6. Great article. The only thing it falls short in is the question – is this person God’s choice for me? I do realise that this is also subjective (especially when we are ‘in love’) but nevertheless is the most important thing. Someone could be totally worthy, fit, attractive etc & still not be God’s highest for you. Because ultimately, as has been said by others, marriage isn’t primarily to most us happy – but rather – holy. My advice is for people to get their own heart healed & choose someone who also is willing to be healed.

  7. Thank you for this mature Christian perspective. If I may venture a suggestion, the idea that I find someone’s behaviour embarrassing is not necessarily a reflection on *their* worthiness. A Christian not so far along the path of sanctification might not yet have learned to value certain godly characteristics that seem very radical in today’s world.

    One of the things I love so much about my husband is that he will not do anything he believes to be wrong, even if everyone else is doing it, and even if they are offended that he won’t join them. It took me a while to overcome my embarrassment at this trait, but I’ve since learned to admire it as a desire to be holy, and as a healthy disregard for the opinion of the world.

    • Thanks, Jennifer. I think you use the word “embarrassment” differently than I intended it. Your usage is totally fair and understandable, but it wasn’t what I had in my mind. I should have found a more precise word. But I think people can still get the picture.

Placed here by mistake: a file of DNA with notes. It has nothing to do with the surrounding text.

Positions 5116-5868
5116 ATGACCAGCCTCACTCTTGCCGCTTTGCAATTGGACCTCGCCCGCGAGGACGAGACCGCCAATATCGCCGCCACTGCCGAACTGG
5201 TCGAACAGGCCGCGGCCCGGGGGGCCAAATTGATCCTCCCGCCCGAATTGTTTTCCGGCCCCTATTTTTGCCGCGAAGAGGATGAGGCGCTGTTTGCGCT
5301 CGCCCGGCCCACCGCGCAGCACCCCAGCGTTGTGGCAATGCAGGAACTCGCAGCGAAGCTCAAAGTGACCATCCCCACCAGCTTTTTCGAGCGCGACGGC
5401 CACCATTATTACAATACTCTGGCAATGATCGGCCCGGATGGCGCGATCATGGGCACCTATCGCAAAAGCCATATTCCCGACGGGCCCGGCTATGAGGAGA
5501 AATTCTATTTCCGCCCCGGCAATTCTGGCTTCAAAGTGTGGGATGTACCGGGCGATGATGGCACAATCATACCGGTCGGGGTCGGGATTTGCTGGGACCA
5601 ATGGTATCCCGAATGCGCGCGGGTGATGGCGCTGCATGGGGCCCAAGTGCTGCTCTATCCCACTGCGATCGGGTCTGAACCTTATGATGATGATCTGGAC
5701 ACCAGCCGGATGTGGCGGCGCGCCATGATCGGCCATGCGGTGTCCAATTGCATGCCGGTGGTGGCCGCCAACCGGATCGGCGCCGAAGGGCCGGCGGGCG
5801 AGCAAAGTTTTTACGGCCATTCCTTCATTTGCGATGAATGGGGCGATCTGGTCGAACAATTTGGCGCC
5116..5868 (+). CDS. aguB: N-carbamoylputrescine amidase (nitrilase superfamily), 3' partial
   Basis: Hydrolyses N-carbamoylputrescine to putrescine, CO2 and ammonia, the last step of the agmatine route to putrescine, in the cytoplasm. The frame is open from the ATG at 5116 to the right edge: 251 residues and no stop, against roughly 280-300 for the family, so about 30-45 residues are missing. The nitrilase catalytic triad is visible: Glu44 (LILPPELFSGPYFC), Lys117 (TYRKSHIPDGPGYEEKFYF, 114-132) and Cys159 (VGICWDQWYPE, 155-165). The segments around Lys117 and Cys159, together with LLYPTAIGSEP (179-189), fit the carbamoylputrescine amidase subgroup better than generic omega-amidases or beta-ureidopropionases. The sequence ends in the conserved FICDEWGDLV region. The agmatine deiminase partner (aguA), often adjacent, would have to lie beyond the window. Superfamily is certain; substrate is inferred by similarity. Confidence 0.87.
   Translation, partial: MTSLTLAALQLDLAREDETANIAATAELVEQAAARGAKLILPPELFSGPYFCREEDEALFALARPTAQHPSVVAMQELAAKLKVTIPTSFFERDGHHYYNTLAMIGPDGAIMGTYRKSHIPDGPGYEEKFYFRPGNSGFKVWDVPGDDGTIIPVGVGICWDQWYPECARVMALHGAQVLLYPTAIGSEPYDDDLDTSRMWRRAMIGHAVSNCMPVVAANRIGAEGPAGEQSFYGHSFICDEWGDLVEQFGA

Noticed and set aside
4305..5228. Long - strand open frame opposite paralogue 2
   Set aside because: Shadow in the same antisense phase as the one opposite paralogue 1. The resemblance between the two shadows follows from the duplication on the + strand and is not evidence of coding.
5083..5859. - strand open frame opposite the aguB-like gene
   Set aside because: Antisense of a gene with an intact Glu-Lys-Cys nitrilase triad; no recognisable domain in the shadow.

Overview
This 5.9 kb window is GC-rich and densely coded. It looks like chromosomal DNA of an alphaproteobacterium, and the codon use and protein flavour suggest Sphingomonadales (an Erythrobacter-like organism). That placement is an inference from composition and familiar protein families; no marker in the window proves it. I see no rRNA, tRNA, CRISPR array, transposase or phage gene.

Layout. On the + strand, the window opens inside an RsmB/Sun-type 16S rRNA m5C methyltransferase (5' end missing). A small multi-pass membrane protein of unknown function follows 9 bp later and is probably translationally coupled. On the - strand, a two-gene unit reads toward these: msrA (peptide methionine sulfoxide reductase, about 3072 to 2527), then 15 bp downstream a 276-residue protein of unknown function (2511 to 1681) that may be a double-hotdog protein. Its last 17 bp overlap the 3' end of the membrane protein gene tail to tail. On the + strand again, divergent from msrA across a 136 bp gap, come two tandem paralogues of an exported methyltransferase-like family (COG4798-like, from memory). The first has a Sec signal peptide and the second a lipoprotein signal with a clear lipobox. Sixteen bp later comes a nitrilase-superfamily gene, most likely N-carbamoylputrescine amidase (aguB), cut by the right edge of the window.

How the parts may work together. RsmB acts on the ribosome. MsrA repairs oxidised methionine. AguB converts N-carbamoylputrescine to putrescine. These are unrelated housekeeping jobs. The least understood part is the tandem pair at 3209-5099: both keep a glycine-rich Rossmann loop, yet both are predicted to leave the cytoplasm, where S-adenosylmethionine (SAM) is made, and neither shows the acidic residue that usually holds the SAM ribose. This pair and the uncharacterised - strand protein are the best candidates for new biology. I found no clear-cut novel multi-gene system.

8. Stephanie Christianson February 21, 2017 at 8:32 pm

    Great article!

  9. Thank you! As a divorced woman in her 60’s, it’s refreshing to have some solid wisdom about relationships. Having done it from “blind trust” most of my life, I’m now learning where I went wrong and how to make the adjustments. Not for the purpose of remarrying but for the goal of being “fit” for the King and the Wedding He has planned!!!! If He decides I should enjoy more than that, I’ll be ready and fit for His Will, His Way.
    Please continue to speak to us singles. We desperately need the understanding that Wisdom provides in relationships…both human and Divine.

  10. Excellent points, Gary! I loved this quip, “Because marriage is all about the future and feelings are only about the present…” Perspective is hard to grasp in the throes of infatuation. That’s why it is so good to come to understand the desired qualities of your future before you are immersed in the juicy tingle of first love. Honestly, I was blind and blessed. God gave me a gem in spite of being madly in love. That doesn’t mean we haven’t had our issues, there were some douzies. However, because of the core foundation you are speaking of here, we navigated the stormy waters without giving up.

  11. Thanks for this educative blog, most singles don’t know this so they act on fantasy in their choice of a spouse.

    • Thanks, Lynda. It’s a passion for me to keep pushing this issue. Whenever I’m asked to do a weekend seminar on marriage, I’ll ask to come in a day early to speak on the Sacred Search for free. A wise marriage choice can be such a blessing, and a foolish one can result in so much pain…

  12. “sort of a Max Lucado, Tim Keller AND Gary Thomas rolled into one person.” 🙂

  13. Very insightful…